“Do you remember in high school when everyone would walk in packs or do everything with either someone else or ten other people?”
It was exactly seven years ago and I was on a long distance call with a friend. We were comparing notes on our respective college lives since we were attending universities on opposite coasts. We were also reflecting on how different our lives have managed to become — only a mere several months fresh out of high school.
“Yeah, I know,” I retorted. “I don't think I ever had to eat lunch alone or do anything alone for that matter… it was fun though.”
“Yeah but It's different in college though,” she said in a wistful manner. “Most people are usually alone. And it seems like they actually enjoy it that way.”
Fast forward to the present, and that particular conversation still resonates in my head.
I was once that naive little girl who enshrouded herself with numerous friends in order to fill a void that she didn't quite understand. I was so afraid of being alone and what people thought of me that I made sure that I didn't run out of people to be with. And those instances where I was left with no choice but to be alone were the longest and most dreadful hours, even minutes, of my life.
See, I didn't understand back then that being alone didn't necessarily equate being lonely. Neither did I realize that it's entirely possible to be lonely amongst a crowd that one can easily get lost in. As a matter of fact, sometimes being surrounded by a thousand faces just reiterates loneliness and isolation. It took me years to figure out that being lonely and being alone are mutually exclusive — and that there is nothing wrong with being either.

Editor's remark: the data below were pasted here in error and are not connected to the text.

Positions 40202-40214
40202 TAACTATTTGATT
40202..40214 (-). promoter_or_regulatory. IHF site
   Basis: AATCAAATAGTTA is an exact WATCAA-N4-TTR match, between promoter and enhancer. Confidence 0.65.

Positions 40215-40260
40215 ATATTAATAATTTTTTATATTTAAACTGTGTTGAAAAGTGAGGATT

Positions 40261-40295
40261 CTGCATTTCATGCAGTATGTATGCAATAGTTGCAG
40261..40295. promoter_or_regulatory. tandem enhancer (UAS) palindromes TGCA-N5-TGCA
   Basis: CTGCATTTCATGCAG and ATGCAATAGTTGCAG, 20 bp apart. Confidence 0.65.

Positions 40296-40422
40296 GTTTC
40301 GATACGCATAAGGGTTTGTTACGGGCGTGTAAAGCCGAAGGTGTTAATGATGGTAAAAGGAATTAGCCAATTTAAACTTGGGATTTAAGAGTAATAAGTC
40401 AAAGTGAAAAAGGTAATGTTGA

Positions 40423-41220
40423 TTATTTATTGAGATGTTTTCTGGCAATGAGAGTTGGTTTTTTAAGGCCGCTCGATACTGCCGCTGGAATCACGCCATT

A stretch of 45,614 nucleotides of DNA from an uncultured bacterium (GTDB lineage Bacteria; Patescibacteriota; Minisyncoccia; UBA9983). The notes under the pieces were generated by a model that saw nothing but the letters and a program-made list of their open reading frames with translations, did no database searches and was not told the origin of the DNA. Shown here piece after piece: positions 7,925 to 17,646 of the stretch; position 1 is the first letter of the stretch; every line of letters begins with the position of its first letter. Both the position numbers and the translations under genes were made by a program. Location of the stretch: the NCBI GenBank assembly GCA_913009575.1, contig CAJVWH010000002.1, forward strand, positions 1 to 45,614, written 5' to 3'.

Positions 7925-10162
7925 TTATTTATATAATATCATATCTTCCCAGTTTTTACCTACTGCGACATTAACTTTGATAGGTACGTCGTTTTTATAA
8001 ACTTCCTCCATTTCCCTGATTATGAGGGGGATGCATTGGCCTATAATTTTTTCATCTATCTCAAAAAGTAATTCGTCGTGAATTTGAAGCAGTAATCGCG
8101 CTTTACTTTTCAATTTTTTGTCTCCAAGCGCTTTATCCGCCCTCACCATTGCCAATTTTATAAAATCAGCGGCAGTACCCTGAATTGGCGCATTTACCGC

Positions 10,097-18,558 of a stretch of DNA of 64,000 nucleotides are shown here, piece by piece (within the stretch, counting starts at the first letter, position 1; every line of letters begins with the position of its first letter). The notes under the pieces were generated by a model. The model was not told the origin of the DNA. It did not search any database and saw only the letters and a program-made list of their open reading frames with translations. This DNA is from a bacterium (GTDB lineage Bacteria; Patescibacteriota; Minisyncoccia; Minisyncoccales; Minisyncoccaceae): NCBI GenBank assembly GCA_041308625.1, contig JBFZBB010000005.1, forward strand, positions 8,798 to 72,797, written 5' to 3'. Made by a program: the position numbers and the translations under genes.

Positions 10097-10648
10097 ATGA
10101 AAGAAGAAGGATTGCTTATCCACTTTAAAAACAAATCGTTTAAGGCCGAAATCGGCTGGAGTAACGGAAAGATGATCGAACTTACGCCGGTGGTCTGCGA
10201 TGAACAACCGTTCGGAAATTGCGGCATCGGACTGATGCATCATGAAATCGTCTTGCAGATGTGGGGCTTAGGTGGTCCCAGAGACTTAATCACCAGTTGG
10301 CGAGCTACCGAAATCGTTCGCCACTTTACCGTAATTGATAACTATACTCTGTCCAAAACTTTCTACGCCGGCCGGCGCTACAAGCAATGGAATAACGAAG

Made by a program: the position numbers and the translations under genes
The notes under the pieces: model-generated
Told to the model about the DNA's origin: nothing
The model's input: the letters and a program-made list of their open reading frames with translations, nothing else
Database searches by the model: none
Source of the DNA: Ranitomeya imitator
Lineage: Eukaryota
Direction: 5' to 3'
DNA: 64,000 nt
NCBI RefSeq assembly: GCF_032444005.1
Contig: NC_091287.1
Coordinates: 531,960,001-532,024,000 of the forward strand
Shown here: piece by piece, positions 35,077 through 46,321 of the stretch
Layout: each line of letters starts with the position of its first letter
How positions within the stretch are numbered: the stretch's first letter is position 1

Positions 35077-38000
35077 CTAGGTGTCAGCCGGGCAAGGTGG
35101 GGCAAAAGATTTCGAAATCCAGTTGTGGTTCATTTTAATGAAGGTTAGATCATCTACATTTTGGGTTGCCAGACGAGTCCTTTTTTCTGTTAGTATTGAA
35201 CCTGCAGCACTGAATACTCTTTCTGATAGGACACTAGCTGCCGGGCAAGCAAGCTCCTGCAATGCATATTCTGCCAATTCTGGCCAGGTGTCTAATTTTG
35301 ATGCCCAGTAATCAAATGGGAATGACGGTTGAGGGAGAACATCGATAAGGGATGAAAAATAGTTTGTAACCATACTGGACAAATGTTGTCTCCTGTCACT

As I got older, I have learned to embrace the idea of myself — including having myself as a companion and even as a friend. Unfortunately, it was through a series of bitter realizations and wake up calls that I have come to discover that sometimes, all you have is you to rely on. I have always been blessed with kind-hearted and genuine people surrounding me. It was only a matter of time that my trust acquire a certain shade of jadedness and weariness. However, the key was not to give up. Instead, it was about trusting yourself enough to know that you will indeed be okay.
Being alone is like getting stripped off all insecurities and pretentions that we often find ourselves hiding behind. It is like getting faced one-on-one with the naked truth and coming to terms with it. It is learning to be whole… with everything else serving as accoutrements designed to enhance and to complement. In a few words, it is oddly liberating.
Oftentimes, I am eager to spend time with myself though, don't get me wrong, I always appreciate the company of good friends and loved ones. However, it is in the simplest forms of pleasure do I derive much happiness from — such as sitting on a bench armed with my iPod and ice cream whilst people-watching and creating their stories in my head. Or sitting down for a meal in the middle of a busy food court after a long day of (window) shopping and strolling around. Or even a soulful train ride away from the familiar and the unceremonious. A few years ago, this would have been taboo in my books but now, it is a privilege and a luxury that I look forward to from time to time.
Finding joy in myself was like finding home and being comfortably nestled amid the walls — with the doors and windows wide open for the entry of friendship and love. However, solitude isn't merely a wall that we use to conceal ourselves from the harsh realities. Rather, it is the binding force that keeps us together in times of turbulence and discomfiture.
It is the lull that we need after a storm. It is survival, it is reward, and it is peace. And it is utmost satisfaction.
Paul Johannes Tillich (1854) once said, “Language has created the word LONELINESS to express the pain of being alone. And it has created the word SOLITUDE to express the glory of being alone.”
Can anything be truer than that?